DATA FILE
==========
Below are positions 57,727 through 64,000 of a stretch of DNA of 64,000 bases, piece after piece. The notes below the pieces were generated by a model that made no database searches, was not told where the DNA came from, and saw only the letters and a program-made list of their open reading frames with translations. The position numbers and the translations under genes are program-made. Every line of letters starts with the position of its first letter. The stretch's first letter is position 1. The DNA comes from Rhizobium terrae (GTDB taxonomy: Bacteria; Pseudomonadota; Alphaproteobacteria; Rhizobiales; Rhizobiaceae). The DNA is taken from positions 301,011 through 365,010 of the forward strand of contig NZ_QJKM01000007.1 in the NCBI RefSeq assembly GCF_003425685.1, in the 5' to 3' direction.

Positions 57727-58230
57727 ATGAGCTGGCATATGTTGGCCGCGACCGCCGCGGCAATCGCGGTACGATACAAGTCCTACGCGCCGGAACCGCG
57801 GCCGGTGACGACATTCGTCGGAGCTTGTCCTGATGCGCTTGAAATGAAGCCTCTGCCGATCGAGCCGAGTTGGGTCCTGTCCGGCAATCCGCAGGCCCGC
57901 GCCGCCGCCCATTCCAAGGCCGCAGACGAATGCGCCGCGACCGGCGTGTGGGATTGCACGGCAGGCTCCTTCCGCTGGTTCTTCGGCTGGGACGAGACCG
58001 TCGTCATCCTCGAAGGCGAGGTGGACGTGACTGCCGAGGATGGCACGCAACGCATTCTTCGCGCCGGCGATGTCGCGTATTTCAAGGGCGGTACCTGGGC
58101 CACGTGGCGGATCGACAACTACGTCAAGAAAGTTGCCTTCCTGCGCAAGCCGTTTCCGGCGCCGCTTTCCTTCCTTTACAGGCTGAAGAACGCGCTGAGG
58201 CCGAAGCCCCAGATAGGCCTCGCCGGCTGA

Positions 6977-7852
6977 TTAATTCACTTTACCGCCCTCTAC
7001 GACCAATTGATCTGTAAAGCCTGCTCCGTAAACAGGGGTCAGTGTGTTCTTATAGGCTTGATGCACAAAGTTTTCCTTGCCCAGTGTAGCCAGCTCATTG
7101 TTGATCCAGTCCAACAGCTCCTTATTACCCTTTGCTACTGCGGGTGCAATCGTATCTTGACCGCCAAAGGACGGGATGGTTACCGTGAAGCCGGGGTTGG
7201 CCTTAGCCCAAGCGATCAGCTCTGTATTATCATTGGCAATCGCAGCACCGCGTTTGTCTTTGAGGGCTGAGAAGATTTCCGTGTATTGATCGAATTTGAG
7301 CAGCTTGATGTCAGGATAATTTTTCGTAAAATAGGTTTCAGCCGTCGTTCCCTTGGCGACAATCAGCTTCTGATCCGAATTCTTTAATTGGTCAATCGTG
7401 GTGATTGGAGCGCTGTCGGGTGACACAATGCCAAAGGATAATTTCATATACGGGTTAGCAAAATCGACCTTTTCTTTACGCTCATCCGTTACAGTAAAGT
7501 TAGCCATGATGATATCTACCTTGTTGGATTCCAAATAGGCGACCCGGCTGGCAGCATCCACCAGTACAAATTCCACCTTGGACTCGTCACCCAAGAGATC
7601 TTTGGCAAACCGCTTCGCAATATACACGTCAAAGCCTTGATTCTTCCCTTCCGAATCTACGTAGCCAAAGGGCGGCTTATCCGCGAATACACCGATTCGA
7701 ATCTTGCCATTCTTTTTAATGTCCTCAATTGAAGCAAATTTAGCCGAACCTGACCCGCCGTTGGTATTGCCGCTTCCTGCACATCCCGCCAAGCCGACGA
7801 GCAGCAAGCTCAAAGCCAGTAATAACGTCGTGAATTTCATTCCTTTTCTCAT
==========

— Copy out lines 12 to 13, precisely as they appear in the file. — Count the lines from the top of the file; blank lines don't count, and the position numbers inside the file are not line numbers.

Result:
7101 TTGATCCAGTCCAACAGCTCCTTATTACCCTTTGCTACTGCGGGTGCAATCGTATCTTGACCGCCAAAGGACGGGATGGTTACCGTGAAGCCGGGGTTGG
7201 CCTTAGCCCAAGCGATCAGCTCTGTATTATCATTGGCAATCGCAGCACCGCGTTTGTCTTTGAGGGCTGAGAAGATTTCCGTGTATTGATCGAATTTGAG